Could we have stopped the bear?

The instructors at DCBRN Centre

I don't claim any scientific or technical background, but my layman's understanding of nuclear devices is that they are... well, rather complicated.

Complicated to the point where they require regular maintenance in controlled conditions, followed by careful checking, and then final assembly and arming.

I don't think you can simply cache them somewhere for years and expect to be able to detonate them at an unspecified future date.

Even if you could, smuggling 150 devices into the UK and successfully concealing them would be a major challenge, even for the Soviets. If just one device was discovered, it would be a huge provocation that would change the rules of the Cold War.

Given that they could park a sub off the coast of the UK and obliterate every major city in a couple of minutes, why bother prepositioning weapons?
 

Londo

LE

LD17

MIA
I will try to post some pages of Farndale's HAUL DOWN Report from 1987 (basically a list of what BAOR needed and what was working, basically a wish list). Nuts and bolts.... 19IB heavy-ed up and moved to FRG, 24 Bde also better in FRG.....need ed full Chally fleet in BAOR PLUS two reinforcement Regts PLUS full WMR........ more Artillery! 9- gun batteries, eight AS-90 Regts PLUS four more M109, PLUS 50 Missile Regt to MLRS.....raise BAOR manpower ceiling to 60,000......

Speaking of WMR, I am incorporating the following into my BAOR doc but here is a preview:

Received some further information regarding the RAC in the late 1980's:

1) The Tidworth Option/Proposal That I mentioned in another thread...

The Type 57 Armd Regt and the Armd Recce Regt, both at Tidworth, would combine assets to form:

- The UKMF Armd Regt with 3x Sqns of MBTs (43 MBTs) and 1x Armd Recce Sqn with 16x Scimitar CVRT & 6x Striker CVRT (4 @ PE)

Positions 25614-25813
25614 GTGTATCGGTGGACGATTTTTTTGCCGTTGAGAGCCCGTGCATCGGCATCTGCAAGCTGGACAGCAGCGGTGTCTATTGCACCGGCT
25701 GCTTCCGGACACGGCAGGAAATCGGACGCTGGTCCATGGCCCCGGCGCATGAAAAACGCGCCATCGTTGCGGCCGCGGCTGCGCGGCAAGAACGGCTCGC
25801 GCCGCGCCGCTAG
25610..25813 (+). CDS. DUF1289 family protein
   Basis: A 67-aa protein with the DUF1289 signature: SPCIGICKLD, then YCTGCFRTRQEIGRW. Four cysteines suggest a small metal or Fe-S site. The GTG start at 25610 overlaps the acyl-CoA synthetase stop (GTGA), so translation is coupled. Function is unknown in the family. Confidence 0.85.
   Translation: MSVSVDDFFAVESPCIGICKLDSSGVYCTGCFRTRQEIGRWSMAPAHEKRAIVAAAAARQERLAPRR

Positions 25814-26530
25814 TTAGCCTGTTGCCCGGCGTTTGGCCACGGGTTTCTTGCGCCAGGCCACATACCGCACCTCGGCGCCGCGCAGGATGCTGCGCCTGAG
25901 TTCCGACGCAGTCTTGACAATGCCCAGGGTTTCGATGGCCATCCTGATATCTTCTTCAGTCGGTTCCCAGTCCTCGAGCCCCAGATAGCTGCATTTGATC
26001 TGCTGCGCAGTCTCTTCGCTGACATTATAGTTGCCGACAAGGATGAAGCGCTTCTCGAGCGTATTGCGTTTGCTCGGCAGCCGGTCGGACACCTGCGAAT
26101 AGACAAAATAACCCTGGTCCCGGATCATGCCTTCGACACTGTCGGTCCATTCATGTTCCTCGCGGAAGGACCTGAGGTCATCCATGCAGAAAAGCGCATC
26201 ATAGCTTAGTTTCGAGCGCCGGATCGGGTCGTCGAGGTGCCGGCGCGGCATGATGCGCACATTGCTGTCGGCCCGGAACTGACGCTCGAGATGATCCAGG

- 19th Inf Bde Armd Regt which was basically a Type 43 Armd Regt, however the AMF(L) Armd Recce Sqn would be its fourth Sqn


Now regarding the RAC Centre Regt & RAC Training Regt there was a study that was attempting to civilianize/contractoralize some manpower of both. This was strongly opposed by DRAC. Reading through the recommendations I was able to discover the following:

- The Armd Delivery Regt @ Bovington (a shadow organization, activated on TTW) which had an establishment of 96 Officers & 676 ORs, would immediately form 2x Category A (Regulars) WMR MBT Sqns (28 MBTs) which would go to BAOR (the MBTs were in store there) upon the START of TTW. Basically giving 1st BR Corps and additional two regular Armd Sqns.

- Upon full mobilization, 12xWMR Armd Sqns would be formed from Reservists & REDRUM personnel. Again under command of the ADR.

- The RAC Training Regt, DRAC did not want to lose any personnel because it would not be able to fill establishment to a Type 57 Armd Regt

4AB's two Armd Regts had their fourth Sqns in Cyprus (easily can fly them back) and Berlin (not leaving there).

33 AB's Armd Regt (from the Household Cav) had only three Sqns.

So those two Category A Sqns would nicely fill out those Regts......

For Context:
The Queen's Royal Irish Hussars July 1989 (RAC Training Regt/RAC Centre Regt)
Catterick
- Basic Military Training Sqn
- Trade Sqn (SHQ, D&M Wing, Signals Wing, Gunnery Wing)
- Support Sqn (SHQ, Vehicle Wing consisting of MBT Tp ; 45 MBTs, CVR (T) Tp, FFR Tp, MT Tp, & QM Dept)
-RHQ (with Regt Band and Pipes & Drums)
Bovington
-Vehicle Sqn (SHQ, Heavy Track Tp, Light Track Tp, MT Tp, Radio Tp, MT Tp, & MDT)
Lulworth
- Support Sqn (SHQ, Tank Tp = 5x Chieftains 8x Challengers; CVR Tp = 7x Scimitar, 3x Fox, 4x FV432; GW Tp = 6x Strikers; Warrior Tp = 8x Warrior (Inf manned); MT Tp)
The 45 tanks at Catterick were described as 'heaps' when QRIH first arrived but they got many running. There were also 10 Chieftain Mk 1s that were used only for driver training. The Support Sqn at Lulworth had true runners.
 
I don't claim any scientific or technical background, but my layman's understanding of nuclear devices is that they are... well, rather complicated.

Complicated to the point where they require regular maintenance in controlled conditions, followed by careful checking, and then final assembly and arming.
Further complicated by one of the key bits having a "use by" date. If this bit isn't replaced every few years (deliberately vague here for obvious reasons), then the thing just goes "fizzle" when you light the blue touchpaper. Like a Poundland firework.
 

QRK2

LE
Further complicated by one of the key bits having a "use by" date. If this bit isn't replaced every few years (deliberately vague here for obvious reasons), then the thing just goes "fizzle" when you light the blue touchpaper. Like a Poundland firework.

Ahem

 
Somebody mentioned earlier that we expected an attritional rate of 10% per day.

So by that reasoning we would never lose and the Bear would be defeated.